Followers

Tuesday, April 30, 2019

Leaving

Having been a student of the Bible for forty years or more stories become familiar.  I know what comes next and I’m ready for it.  There are times where one or two words in a paragraph catch my attention. They are usually little words that the eye slips over while reading the big words.

“Joseph took the body and wrapped it in a long sheet of clean linen cloth. He placed it in his own new tomb, which had been carved out of the rock. Then he rolled a great stone across the entrance and left. Both Mary Magdalene and the other Mary were sitting across from the tomb and watching.” Matthew 27:59-61 (NLT)

Which words? So many to choose from.

The word is “left”. After taking the body, wrapping it in the linen cloth and placing it in the new tomb the story ends with Joseph rolling the stone over the entrance and then leaving.  Other people sit across from the tomb and watch, but Joseph left. He walked away.

And then he left

He had washed the tent wrapping
Soiled by blood and
Carefully folded the frame with
Not a bone broken
And wrapped it in a cloth

He didn’t sit somewhere
To admire the craftsmanship
Of the tomb –
His tomb, newly hewed
Or run a finger along the dry stone

He held no vigil
No candle to burn
The body was
Not there to be watched.

He closed the door

The story might not have ended
There might have been another scene
An encore, perhaps
His part in the drama was done

Trusting that what will happen
Will happen
Without his need to be there

He left

I think we find leaving very hard to do. Some leavings should be hard to do – leaving a child on his or her first day at nursery. It should be hard. There should be tears and a sense of loss. Leaving has to happen. There’s no way a parent follows a child through the school system sitting next them simply because it’s too hard to leave. Leaving is necessary for both parent and child. Leaving allows the teacher to get on with their job.

Joseph couldn’t make the resurrection happen by sitting in the tomb and watching the body. He had done his part. What happened next he had no control over – so he left.

In leaving he wasn’t neglecting his job. There was nothing else for him to do.

It is an act of trust when we leave. We give God the time and the space for His next action without breathing down His neck. There will be a next action and it doesn’t depend on my being there to egg God on.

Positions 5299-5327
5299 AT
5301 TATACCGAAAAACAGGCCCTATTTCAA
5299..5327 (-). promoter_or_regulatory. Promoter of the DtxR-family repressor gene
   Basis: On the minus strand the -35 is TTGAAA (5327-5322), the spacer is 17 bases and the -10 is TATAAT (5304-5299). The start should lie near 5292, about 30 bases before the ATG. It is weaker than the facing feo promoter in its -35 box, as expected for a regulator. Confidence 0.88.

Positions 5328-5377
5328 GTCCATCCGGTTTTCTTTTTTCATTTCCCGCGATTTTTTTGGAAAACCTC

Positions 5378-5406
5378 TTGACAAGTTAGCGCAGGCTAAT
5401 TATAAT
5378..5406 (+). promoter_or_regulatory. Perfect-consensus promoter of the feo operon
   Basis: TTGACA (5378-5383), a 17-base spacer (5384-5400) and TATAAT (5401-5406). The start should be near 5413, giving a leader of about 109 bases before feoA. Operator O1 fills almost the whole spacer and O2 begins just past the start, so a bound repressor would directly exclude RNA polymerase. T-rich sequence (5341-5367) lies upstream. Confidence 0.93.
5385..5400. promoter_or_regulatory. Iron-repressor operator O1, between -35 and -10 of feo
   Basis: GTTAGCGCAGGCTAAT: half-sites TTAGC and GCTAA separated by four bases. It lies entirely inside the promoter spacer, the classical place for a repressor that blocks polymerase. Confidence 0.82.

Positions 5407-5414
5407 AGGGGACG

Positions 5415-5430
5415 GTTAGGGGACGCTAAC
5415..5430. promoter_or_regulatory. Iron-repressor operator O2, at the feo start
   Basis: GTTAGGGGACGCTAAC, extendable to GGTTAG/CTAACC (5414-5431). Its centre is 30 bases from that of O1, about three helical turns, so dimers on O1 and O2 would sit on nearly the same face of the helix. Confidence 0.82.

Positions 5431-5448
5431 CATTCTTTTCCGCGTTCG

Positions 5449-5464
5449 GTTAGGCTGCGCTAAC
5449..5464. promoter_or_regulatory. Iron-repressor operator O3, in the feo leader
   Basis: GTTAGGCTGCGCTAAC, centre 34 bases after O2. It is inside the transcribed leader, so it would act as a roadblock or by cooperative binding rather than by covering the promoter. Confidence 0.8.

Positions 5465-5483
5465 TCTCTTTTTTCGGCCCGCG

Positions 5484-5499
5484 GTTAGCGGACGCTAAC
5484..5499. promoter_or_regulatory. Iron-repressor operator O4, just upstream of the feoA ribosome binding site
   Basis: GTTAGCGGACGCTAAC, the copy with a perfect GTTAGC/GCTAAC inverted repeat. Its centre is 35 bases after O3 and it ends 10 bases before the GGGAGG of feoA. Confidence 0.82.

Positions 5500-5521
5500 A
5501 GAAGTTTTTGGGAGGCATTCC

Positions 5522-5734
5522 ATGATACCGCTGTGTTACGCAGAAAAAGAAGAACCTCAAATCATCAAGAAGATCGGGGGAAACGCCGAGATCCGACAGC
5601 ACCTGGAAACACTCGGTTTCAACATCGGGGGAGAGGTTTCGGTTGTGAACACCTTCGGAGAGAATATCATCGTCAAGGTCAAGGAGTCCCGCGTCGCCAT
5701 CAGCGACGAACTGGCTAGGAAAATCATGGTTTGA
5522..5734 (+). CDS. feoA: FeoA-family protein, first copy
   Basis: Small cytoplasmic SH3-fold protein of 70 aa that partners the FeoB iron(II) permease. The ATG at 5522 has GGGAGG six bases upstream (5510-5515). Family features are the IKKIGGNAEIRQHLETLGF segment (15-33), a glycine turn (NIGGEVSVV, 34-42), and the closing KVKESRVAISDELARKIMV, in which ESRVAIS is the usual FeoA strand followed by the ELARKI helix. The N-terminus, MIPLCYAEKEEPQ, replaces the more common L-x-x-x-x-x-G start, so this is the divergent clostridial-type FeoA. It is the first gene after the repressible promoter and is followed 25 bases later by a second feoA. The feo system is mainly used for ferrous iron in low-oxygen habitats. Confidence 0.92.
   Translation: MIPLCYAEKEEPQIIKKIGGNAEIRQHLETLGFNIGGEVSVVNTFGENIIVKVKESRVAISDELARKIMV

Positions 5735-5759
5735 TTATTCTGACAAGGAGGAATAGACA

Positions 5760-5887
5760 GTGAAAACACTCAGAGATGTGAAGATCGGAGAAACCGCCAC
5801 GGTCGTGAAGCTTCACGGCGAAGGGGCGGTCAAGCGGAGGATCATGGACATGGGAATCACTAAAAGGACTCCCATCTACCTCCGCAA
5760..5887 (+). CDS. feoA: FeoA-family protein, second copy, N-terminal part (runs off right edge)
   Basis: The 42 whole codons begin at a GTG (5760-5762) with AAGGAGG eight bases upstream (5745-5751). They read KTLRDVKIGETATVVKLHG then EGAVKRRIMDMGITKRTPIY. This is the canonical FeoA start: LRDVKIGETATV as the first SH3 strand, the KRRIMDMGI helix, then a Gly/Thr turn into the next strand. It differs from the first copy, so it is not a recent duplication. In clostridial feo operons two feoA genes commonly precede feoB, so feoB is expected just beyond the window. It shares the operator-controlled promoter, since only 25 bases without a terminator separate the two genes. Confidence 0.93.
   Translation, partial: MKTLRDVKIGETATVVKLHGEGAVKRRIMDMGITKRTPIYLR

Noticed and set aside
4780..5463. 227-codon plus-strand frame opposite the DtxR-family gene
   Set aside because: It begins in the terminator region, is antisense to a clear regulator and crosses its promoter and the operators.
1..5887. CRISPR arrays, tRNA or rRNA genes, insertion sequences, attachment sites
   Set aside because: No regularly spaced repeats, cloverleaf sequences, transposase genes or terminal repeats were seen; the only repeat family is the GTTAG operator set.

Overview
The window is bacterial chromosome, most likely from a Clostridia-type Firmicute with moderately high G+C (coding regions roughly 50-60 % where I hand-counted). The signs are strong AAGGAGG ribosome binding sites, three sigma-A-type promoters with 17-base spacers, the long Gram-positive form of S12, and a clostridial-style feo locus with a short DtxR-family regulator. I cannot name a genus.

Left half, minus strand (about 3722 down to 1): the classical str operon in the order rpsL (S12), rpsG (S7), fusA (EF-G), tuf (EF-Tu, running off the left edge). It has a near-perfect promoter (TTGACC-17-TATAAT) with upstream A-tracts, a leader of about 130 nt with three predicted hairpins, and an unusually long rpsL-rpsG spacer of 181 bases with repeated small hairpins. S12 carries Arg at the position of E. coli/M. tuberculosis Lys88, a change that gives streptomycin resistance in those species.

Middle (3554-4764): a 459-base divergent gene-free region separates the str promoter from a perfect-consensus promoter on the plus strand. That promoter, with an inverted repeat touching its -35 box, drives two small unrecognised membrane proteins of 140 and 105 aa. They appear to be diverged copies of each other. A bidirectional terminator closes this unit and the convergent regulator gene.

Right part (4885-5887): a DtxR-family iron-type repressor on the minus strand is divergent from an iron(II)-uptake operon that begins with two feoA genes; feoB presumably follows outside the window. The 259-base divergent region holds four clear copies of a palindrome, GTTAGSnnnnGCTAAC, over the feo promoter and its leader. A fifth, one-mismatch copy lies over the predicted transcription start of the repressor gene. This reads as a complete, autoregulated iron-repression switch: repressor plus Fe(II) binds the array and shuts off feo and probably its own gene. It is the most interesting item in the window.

We put things into His hands…and then we leave. It’s all about trust.

Sunday, April 28, 2019

Worth Writing Down

“To the angel of the church in Pergamum write:

These are the words of him who has the sharp, double-edged sword. I know where you live—where Satan has his throne. Yet you remain true to my name. You did not renounce your faith in me, not even in the days of Antipas, my faithful witness, who was put to death in your city—where Satan lives. Nevertheless, I have a few things against you: There are some among you who hold to the teaching of Balaam, who taught Balak to entice the Israelites to sin so that they ate food sacrificed to idols and committed sexual immorality. Likewise, you also have those who hold to the teaching of the Nicolaitans. Repent therefore! Otherwise, I will soon come to you and will fight against them with the sword of my mouth. Whoever has ears, let them hear what the Spirit says to the churches. To the one who is victorious, I will give some of the hidden manna. I will also give that person a white stone with a new name written on it, known only to the one who receives it.”
Revelation 2:12-17

There are times when I have had enough of Bible notes. Sometimes I fall into a ticky-box mentality that says I’ve done it and the rest of the day gets lived largely without reference to what I’ve rad. On a particular day the message seems as if it has nothing to do with me. The days I don’t do the study plunges me into trying to catch up.

My sister was visiting a week or two ago. She left behind a copy of the current Scripture Union’s Daily Bread. I dipped for the day reading Revelation 2:12-17. I also huntedd down a deeper study from Bible.org - https://bible.org/seriespage/4-pergamum-compromising-church

Some spiritual truths were worth writing down:-

·         I have been given Christ’s words of truth, not just words written on a page. The Spirit of the Living Word dwells in me. His word is absolute and not to be messed with. I will stand beneath that word and allow my hidden heart to be exposed.